912 F.2d 1197 (10th Cir. 1990), 89-1206, Held v. Manufacturers Hanover Leasing Corp.
|Citation:||912 F.2d 1197|
|Party Name:||John H. HELD, Plaintiff-Appellant, v. MANUFACTURERS HANOVER LEASING CORPORATION, Defendant-Appellee.|
|Case Date:||August 16, 1990|
|Court:||United States Courts of Appeals, Court of Appeals for the Tenth Circuit|
Marjorie N. Sloan (John N. McNamara, Jr., with her on the briefs) of Baker & Hostetler, Denver, Colo., for plaintiff-appellant.
J. Scott Dyer of Simpson Thacher & Bartlett, New York City (Tonianne Florentino of Simpson Thacher & Bartlett, New York City, Henry C. Cleveland, III and David E. Bellack of Saunders, Snyder, Ross & Dickson, P.C., Denver, Colo., with him on the brief), for defendant-appellee.
Before MOORE, BRORBY and EBEL, Circuit Judges.
BRORBY, Circuit Judge.
Appellant John H. Held appeals the grant of summary judgment by the United States District Court for the District of Colorado to appellant's former employer, Manufacturers Hanover Leasing Corporation (MHLC). Appellant's complaint alleges that MHLC discharged him after almost ten years of employment, in part to prevent him from attaining vested rights under MHLC's retirement plan in violation of Sec. 510 of the Employment Retirement Income Security Act (ERISA), 29 U.S.C. Sec. 1140. The complaint seeks legal and equitable relief. The district court granted MHLC's summary judgment motion on the ground that the limitation period applicable to appellant's claim had expired. We review the grant of summary judgment under the same standards applied by the district court, Osgood v. State Farm Mutual Auto. Ins. Co., 848 F.2d 141, 143 (10th Cir.1988), and affirm in part, reverse in part and remand.
The salient facts are not in dispute. Mr. Held commenced employment with MHLC on February 3, 1975, and resigned on July 13, 1984, although his salary was continued until October 9 of that year. At all times Mr. Held performed his services for the corporation outside of the United States,
first in Puerto Rico, and then in Brazil, Mexico, Korea, Indonesia, and Hong Kong. Shortly after arriving in Hong Kong, Mr. Held was informed by his supervisor that he would not be reassigned to another position. He tendered his resignation at that time. His discharge took effect in November 1984, one month before the vesting date for his pension benefits.
Mr. Held graduated from the University of Colorado School of Law in 1972 and claims to be a Colorado native. After leaving MHLC's employ, Mr. Held returned to Colorado, which he claims he had maintained as his domicile throughout his employment with MHLC. Appellant currently resides in Colorado.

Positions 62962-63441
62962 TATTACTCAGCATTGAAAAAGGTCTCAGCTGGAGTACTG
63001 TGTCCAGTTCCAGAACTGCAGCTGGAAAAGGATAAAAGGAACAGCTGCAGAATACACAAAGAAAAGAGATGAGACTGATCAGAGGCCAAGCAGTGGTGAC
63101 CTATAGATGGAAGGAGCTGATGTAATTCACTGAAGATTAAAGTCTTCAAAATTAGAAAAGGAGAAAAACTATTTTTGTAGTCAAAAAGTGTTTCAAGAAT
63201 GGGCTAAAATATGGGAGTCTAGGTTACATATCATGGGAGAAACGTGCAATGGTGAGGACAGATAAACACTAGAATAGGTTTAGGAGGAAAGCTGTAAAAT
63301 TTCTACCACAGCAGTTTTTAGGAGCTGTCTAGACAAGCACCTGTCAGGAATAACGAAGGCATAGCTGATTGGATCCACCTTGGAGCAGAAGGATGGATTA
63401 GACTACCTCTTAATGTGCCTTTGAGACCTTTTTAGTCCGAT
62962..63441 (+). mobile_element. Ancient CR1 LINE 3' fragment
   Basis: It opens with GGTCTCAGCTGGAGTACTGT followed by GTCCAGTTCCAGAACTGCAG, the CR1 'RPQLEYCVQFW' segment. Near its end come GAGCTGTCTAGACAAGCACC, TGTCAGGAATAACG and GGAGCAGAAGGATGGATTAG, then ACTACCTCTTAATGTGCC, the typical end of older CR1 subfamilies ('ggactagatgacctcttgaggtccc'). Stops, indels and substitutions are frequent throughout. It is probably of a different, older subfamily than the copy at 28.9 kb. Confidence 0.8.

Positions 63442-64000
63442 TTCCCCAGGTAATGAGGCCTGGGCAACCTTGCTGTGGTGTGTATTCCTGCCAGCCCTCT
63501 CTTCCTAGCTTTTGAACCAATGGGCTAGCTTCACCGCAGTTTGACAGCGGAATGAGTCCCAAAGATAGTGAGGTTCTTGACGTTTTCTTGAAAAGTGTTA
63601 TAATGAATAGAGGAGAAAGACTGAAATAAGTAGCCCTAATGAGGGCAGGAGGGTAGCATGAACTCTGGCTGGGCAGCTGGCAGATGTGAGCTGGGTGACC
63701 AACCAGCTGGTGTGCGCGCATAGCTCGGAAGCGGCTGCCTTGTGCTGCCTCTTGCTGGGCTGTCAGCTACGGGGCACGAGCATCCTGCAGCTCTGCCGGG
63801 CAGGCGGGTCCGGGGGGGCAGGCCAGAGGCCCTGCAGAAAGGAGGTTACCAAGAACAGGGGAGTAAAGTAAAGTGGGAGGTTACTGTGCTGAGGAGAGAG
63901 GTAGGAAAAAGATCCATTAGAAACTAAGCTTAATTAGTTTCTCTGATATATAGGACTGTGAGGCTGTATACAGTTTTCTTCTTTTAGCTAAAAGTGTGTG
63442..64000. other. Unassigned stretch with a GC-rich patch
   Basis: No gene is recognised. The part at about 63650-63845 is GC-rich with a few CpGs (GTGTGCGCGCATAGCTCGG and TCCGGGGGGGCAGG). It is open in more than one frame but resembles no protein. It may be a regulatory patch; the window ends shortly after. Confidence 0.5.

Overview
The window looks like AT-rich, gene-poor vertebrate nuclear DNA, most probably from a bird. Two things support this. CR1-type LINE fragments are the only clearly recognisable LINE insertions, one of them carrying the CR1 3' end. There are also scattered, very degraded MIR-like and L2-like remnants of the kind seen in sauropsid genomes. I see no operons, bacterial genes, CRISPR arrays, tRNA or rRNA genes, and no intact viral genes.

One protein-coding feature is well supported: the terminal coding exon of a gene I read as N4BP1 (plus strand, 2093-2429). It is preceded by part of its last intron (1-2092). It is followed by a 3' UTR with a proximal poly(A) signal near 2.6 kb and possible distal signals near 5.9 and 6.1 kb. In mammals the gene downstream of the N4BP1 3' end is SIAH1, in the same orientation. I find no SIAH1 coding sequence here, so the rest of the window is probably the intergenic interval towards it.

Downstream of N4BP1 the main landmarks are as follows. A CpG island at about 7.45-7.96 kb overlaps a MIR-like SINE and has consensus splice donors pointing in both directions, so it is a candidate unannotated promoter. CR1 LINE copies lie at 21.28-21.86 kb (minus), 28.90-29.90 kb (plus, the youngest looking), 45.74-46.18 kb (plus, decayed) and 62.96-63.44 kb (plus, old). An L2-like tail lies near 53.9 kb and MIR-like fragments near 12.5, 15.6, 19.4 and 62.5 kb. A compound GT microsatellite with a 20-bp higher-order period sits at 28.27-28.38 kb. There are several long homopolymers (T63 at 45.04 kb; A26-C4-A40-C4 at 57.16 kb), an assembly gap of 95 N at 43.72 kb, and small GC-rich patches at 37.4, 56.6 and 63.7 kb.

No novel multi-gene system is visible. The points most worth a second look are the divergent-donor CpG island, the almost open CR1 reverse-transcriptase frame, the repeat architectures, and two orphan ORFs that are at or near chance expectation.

Mr. Held filed his first complaint on July 25, 1988, just over four years after he resigned. His first complaint erroneously named Manufacturers Hanover Corporation as the defendant, and that complaint was amended to name MHLC on December 5, 1988. Mr. Held claimed that he was a participant in MHLC's pension plan, which qualifies as an "employee benefit plan" as defined in ERISA, 29 U.S.C. Sec. 1002(2)(A). He further claimed that MHLC coerced him to resign from his position shortly before completion of the ten years of service required for a nonforfeitable vested right in accrued benefits in that plan. Mr. Held's complaint seeks an order enforcing his rights as a participant in the pension plan, a recovery of benefits due him under the plan, damages, and attorney fees and costs.
Mr. Held's claim arises in part under Sec. 510 of ERISA, 29 U.S.C. Sec. 1140, which states: "It shall be unlawful for any person to discharge ... a participant or beneficiary ... for the purpose of interfering with the attainment of any right to which such participant may become entitled under the plan." In addition, Sec. 502 of ERISA, 29 U.S.C. Sec. 1132 (the terms of which are applicable to enforcement of a claim under Sec. 510, 29 U.S.C. Sec. 1140), forms the basis of appellant's claim for benefits due him under the pension plan. See Sec. 1132(a)(1)(B).
MHLC moved for summary judgment, asking the court to dismiss the action on the grounds that Mr. Held's claims were barred by the New York or Colorado statute of limitation concerning employment discrimination. The district court granted the motion on the grounds that New York law applied and that the three-year New York statute of limitation applicable to claims of employment discrimination barred the action.
ERISA does not expressly provide a limitation period for actions (including Sec. 510 actions) brought under Sec. 502. Because MHLC's headquarters and principal place of business are in New York, the district court determined that New York has the most significant relationship to the claim and thus that New York law applies. The district court further determined that the most analogous claim for relief under New York law is a claim for employment discrimination, which is barred after three years. District Court Order at 1 (citing N.Y.Civ.Prac.L. & R. Sec. 214(2) (McKinney Supp.1989)). The court held that "Colorado has no interest in the subject matter of this litigation," and that the "place of business of the employer is the dominant factor." Id. The district judge concluded that plaintiff's claim was barred by New York law as of July 13, 1987.